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Journal of American Drama & Theatre





Emily Mann: Rebel Artist of the American Theatre

Erica Stevens Abbitt


Published on 

December 11, 2023

EMILY MANN: REBEL ARTIST OF THE AMERICAN THEATRE. Alexis Greene. Guilford, CT: Applause Theatre & Cinema Books, 2023; Pp. 391.

Alexis Greene has written a timely, accessible biography of one of America’s greatest living theatrical icons, playwright,director and artistic visionary Emily Mann.The creator since the 1970s of a unique brand of documentary theatre featuring the contradictory, impassioned testimony of real people in crisis, Mann is also an award-winning director, and one of a handful of successful female theatre administrators in this country, recognized for her 30-year tenure asartistic director of Princeton’s McCarter Theater.

As the title suggests, Greene argues that Mann’s allergy to preconceived assumptions and the status quo (both politically and theatrically) has been the engine of her achievement. For Greene, Mann’s career does not simply represent triumph over personal trauma, chronic illness and a patriarchal theatre establishment: it provides a testament to the power of radical resistance.

In Emily Mann: Rebel Artist of the American Theater, Greene has wisely used an approach akin to Mann’s own “theatre of testimony.” After hours of interviewing family, friends, associates and the artist herself, Greene uncovered a series of compelling (but sometimes contradictory) narratives. These rich conversations, woven into a deceptively simple chronological structure, provide the reader with a nuanced view of a complex artist and activist.

Well-illustrated, with an excellent bibliography and index, the text is divided into a series ofshort, readable chapters. The first third of the book moves briskly through Mann’s family history and its Jewish roots, the influence of her activist parents, her coming-of-age in Chicago in the1960s, and her early theatrical experiments as a student at Radcliffe.

In the next section, Greene provides a valuable overview of Mann’s evolution as a creative artist,as she developed techniques for representing real people threatened by forces larger than themselves. The arc of Mann’s early work, from Annulla: An Autobiography (regarding a Jewish woman in post-Holocaust Britain) to Still Life (featuring a Vietnam vet, his mistress and his abused wife) and the landmark drama Execution of Justice (exploring the 1978 assassination at San Francisco City Hall of Harvey Milk and George Moscone) reveals two key insights on Mann’s aesthetic and social praxis. The first insight involves the way Mann gradually widened her perspective and added characters to her plays, creating a vast, polyphonic and more explicitly political dramaturgy. The second is how Mann’s youthful experience of violence (as the victim of sexual assault) drove her need to represent both victim and perpetrator, and sharpened her emphasis on the process of reconciliation and recovery.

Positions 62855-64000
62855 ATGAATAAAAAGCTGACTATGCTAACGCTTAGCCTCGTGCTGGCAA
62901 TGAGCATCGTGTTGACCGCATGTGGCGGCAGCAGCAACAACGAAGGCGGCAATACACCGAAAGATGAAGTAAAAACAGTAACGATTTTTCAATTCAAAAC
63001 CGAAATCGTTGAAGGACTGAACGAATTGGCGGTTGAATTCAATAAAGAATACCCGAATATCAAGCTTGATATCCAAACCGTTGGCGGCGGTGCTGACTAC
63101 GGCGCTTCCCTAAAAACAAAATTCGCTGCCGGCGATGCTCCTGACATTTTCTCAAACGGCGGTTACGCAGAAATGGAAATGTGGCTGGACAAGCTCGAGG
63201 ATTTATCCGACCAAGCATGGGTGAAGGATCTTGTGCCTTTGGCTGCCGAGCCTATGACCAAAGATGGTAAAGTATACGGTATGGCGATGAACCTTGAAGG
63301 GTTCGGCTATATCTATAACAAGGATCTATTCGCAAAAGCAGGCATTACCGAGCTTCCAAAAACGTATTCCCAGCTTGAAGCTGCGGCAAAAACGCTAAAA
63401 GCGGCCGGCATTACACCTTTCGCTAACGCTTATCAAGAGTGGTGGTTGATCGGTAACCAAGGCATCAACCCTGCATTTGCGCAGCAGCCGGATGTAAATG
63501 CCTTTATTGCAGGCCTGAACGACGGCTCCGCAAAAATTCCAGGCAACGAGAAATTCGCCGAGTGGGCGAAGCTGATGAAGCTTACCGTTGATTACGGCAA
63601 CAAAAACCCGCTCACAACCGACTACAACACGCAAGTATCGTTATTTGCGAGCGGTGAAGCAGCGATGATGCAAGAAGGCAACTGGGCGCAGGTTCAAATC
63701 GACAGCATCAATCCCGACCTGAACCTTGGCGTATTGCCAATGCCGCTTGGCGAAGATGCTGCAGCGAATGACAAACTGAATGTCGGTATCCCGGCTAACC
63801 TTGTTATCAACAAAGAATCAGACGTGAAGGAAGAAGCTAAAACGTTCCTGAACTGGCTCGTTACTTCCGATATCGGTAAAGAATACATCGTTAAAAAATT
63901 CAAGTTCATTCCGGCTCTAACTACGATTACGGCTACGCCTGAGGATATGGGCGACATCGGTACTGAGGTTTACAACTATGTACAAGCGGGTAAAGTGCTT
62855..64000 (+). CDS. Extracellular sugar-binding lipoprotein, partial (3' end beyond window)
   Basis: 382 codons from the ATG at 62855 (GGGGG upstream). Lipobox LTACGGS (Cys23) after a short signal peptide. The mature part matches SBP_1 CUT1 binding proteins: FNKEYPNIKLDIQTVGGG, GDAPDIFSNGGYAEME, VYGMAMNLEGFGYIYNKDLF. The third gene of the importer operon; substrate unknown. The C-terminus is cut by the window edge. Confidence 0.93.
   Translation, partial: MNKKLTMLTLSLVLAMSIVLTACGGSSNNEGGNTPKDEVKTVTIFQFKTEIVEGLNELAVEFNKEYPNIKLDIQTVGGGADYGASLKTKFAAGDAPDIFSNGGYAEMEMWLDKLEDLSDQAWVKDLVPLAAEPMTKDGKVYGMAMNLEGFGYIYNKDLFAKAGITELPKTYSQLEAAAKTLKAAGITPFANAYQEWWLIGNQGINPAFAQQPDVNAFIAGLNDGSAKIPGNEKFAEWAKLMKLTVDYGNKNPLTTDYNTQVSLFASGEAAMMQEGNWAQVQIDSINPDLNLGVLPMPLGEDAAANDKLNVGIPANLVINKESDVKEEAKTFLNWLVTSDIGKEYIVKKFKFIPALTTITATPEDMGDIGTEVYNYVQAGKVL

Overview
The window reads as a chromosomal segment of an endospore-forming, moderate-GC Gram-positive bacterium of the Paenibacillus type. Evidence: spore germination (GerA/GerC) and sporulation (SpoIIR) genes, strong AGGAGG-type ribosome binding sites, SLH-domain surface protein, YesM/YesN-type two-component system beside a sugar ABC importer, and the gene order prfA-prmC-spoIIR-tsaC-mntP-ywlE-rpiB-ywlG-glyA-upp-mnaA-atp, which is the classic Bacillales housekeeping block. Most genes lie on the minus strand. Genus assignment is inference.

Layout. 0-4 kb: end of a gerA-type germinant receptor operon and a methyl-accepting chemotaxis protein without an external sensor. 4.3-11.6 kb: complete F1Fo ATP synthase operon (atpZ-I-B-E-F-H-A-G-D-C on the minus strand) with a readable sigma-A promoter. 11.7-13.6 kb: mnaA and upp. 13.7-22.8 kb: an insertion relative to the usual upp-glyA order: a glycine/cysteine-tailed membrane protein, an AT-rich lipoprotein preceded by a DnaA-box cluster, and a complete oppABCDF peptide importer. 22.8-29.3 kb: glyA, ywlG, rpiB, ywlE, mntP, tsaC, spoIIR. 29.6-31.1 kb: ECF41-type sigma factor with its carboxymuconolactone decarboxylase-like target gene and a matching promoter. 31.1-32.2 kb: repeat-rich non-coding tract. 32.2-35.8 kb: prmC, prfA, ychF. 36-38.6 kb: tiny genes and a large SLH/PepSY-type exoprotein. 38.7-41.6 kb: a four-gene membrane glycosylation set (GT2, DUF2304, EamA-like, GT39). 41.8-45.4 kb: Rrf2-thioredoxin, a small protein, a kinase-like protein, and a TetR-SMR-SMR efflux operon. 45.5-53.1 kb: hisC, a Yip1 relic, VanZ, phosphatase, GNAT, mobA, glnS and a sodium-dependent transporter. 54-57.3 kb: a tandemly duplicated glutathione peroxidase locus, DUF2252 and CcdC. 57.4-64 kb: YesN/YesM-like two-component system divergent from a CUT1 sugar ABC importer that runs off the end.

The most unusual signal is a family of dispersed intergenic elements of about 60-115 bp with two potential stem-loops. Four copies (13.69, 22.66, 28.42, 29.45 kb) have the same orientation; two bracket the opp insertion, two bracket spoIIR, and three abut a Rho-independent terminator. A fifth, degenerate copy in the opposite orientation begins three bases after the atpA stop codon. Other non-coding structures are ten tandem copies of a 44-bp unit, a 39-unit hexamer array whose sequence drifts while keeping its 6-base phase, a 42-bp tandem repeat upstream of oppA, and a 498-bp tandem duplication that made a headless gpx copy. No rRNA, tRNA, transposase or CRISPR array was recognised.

The final third of Greene’s book hones in on Mann’s tenure as Artistic Director at the McCarter Theatre, her development of translations and new works exploring race and social legacies in America (such as Having Our Say and Greensboro: A Requiem), and her forays as a director to regional and Broadway stages. Here, Greene gives readers a perceptive take on the patterns of failure and success that have marked Mann’s career— bruising challenges, including her struggles with multiple sclerosis and conflicts with her board, juxtaposed with artistic successes and national recognition. Greene reads Mann's career to exemplify ongoing gender inequity in theatre, despite many generations of women’s achievement and advocacy. But persistence is all, and that is what Mann has contributed. As Greene puts it, "Sometimes being a rebel simply means staying the course" (131).

Well-documented and engaging, Greene’s Emily Mann: Rebel Artist of the American Theater will appeal to a wide range of constituencies. Those concerned with identity and performance in an era of cancel-culture will find descriptions of Mann’s techniques reaching across divisions of race, class, gender and ideology to represent difference (including Blackness and queer experience) relevant in ongoing debates on a core issue of contemporary theater practice. In this, the book interacts with several recent publications on race, equity, diversity and performance,such as Casting a Movement (edited by Claire Syler and Daniel Banks), as well as the innovative"calling in” movement developed by educator/activist Loretta J. Ross.